Can Vegans drink beer and wine with everyone else now the suns out? The summer means only one thing; wine in pub gardens, beers on the beach, wine at weddings, beer at festivals… And being vegan doesn’t mean being confined to drinking your own tears whilst everyone else frolics happily anymore. You now have this handy guide.

Google search “Can Vegans…” and and top search is “drink beer and wine.”  It’s a great question, as there is more to the process a bunch of fermented grapes and/or some wheat (who knew?). Traditionally, the most commonly used fining agents in wine were casein (a milk protein), albumin (egg whites), gelatin (animal protein) and isinglass (fish bladder protein), although this isn’t always still the case. These are essentially traces, which is why most winemakers do not disclose any of this on the label (hence our collective bafflement).

There are already promises of a brighter future, however: Marks and Spencer already leads the way with 384 vegan bottles to choose from, and the co op has 77, and is expanding its range to 100 by the end of the year. At your local Bargain Booze (does this still exist? Answers on a postcard please) there are already many delicious wines and popular labels that are certified vegan on the market:

• Charles Shaw (red wines only)
• Frey Vineyards
• Lumos Wine
• Red Truck Wines
• The Vegan Vine
• Yellowtail (red wines only; not white or rosé)

(Disclaimer: Despite my own lack of self control and very British attitude to drinking (that’s my excuse and I’m sticking with it), more self aware people than myself may not be as exhilarated at the thought of galloping to the nearest patch of grass with a Pina Colada at the first sign of summer. Just because vegan alcoholic is better for the planet, doesn’t mean it’s better for you my pal, so try and stay relatively sane and remember there are loads of vegan alcohol free alternatives.)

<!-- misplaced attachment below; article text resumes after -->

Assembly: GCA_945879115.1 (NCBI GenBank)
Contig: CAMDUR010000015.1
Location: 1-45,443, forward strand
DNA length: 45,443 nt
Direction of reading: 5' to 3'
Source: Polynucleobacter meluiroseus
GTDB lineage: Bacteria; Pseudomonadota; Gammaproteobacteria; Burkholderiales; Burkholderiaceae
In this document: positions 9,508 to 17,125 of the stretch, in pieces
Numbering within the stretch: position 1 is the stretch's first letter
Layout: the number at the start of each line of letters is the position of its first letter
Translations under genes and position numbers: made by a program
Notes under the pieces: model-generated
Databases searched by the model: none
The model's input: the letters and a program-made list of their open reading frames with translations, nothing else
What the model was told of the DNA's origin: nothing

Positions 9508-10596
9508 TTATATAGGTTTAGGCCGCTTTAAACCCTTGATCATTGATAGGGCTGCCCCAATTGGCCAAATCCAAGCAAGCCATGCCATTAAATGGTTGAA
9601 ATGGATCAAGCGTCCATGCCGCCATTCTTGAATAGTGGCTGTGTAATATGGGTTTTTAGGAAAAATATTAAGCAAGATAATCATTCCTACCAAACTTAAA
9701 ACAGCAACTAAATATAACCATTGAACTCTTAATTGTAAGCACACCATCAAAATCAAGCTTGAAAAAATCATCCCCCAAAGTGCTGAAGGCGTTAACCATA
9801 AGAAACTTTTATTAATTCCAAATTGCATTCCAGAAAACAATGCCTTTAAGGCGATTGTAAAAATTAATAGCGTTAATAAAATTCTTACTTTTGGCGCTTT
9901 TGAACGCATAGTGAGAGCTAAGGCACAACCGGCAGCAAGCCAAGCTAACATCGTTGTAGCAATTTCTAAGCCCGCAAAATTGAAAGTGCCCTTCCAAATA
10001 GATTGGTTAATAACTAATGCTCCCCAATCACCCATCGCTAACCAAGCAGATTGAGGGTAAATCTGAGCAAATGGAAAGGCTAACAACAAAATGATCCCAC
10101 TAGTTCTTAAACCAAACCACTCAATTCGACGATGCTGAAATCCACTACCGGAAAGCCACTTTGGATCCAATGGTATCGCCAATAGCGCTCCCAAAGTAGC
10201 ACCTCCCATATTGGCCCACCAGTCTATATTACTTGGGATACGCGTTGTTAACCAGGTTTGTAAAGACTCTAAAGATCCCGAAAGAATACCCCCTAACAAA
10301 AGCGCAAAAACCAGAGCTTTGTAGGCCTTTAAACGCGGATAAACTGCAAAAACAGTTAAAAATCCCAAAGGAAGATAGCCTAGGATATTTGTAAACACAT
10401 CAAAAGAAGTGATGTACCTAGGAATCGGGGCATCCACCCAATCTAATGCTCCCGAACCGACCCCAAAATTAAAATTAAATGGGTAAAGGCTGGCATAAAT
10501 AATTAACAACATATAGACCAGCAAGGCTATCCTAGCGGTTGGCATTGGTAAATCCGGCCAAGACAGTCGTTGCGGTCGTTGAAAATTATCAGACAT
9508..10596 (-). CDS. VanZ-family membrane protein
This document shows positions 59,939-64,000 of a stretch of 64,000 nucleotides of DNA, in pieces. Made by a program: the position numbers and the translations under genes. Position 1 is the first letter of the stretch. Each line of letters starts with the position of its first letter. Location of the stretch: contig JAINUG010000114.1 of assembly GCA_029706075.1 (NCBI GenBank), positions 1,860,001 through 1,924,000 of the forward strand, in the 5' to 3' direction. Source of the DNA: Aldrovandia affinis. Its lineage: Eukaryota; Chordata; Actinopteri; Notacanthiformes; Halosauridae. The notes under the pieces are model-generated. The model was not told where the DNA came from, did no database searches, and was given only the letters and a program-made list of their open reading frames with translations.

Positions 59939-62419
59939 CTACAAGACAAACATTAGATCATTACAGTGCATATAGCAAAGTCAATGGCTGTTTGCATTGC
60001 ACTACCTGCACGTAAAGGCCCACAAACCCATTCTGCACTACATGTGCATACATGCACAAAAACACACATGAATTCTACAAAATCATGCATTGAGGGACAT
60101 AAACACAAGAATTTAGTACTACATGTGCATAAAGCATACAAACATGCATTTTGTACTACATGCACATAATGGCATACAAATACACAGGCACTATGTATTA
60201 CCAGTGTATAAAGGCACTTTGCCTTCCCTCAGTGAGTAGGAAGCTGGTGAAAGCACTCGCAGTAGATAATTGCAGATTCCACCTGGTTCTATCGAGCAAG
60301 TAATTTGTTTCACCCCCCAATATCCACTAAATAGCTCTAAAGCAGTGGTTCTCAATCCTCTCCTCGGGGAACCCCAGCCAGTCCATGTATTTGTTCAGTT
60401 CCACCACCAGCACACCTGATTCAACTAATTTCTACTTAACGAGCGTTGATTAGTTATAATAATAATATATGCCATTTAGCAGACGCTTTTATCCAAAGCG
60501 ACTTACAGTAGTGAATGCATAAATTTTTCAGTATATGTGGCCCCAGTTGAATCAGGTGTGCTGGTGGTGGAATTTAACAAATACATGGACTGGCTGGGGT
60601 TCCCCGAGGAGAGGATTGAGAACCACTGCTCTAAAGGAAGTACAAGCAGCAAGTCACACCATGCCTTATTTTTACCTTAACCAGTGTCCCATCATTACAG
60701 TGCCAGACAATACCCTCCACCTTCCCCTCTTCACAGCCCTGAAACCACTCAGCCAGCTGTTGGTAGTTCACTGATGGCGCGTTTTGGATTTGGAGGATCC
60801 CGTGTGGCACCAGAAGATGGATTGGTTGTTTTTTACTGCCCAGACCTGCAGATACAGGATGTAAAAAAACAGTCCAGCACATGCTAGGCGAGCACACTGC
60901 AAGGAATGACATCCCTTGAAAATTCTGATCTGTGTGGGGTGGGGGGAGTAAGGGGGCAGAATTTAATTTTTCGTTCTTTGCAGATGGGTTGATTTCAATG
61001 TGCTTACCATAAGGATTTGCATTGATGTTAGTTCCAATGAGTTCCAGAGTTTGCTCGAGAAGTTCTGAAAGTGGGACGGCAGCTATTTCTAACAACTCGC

However, if you are simply gunning for it, and just wondering how you can enjoy your beer or wine fix now the sun is finally out, look no further. Websites such as are super fun, and allow you to search your drink and check it’s vegan, and Peta has created an amazingly comprehensive list of beer companies that don’t use animal ingredients, additives or processing agents. Below is a list of some fan favourite beers (also from

• Anchor Brewing Company
• Budweiser and Bud Light
• Coors and Coors Light
• Guinness (only keg though, apparently).
• Lagunitas Brewing Company
• New Belgium
• Samuel Adams Boston Lager
• Sapporo
• Sierra Nevada Brewing Company

There are also a host of Vegan Beer Festivals popping up across the UK for the more discerning, which allow you to find your new fave. The Big Fat Vegan presents Vegan Beer Fest UK which will be held in London, Coventry, Sheffield and Glasgow this year. Animal Aid also holds vegan beer and cider festivals, and are throwing vegan festivals in Liverpool and Nottingham this May.

Not to mention the amazing vegan bars and restaurants popping up left, right and centre; most recently Made in Chelseas Lucy and Tiffany Watson who opened their vegan restaurant Tell Your Friends in Parsons Green where they will be selling a wide range of ethical beers, wines, cocktails and mocktails.

So there you have it; the world is your tofu. Just don’t overdo it and lose your skirt at a gig, throw parcels of foie gras through your love interest’s window, or get out of the bath and travel 2.5 hours across coast for a blind tinder date.

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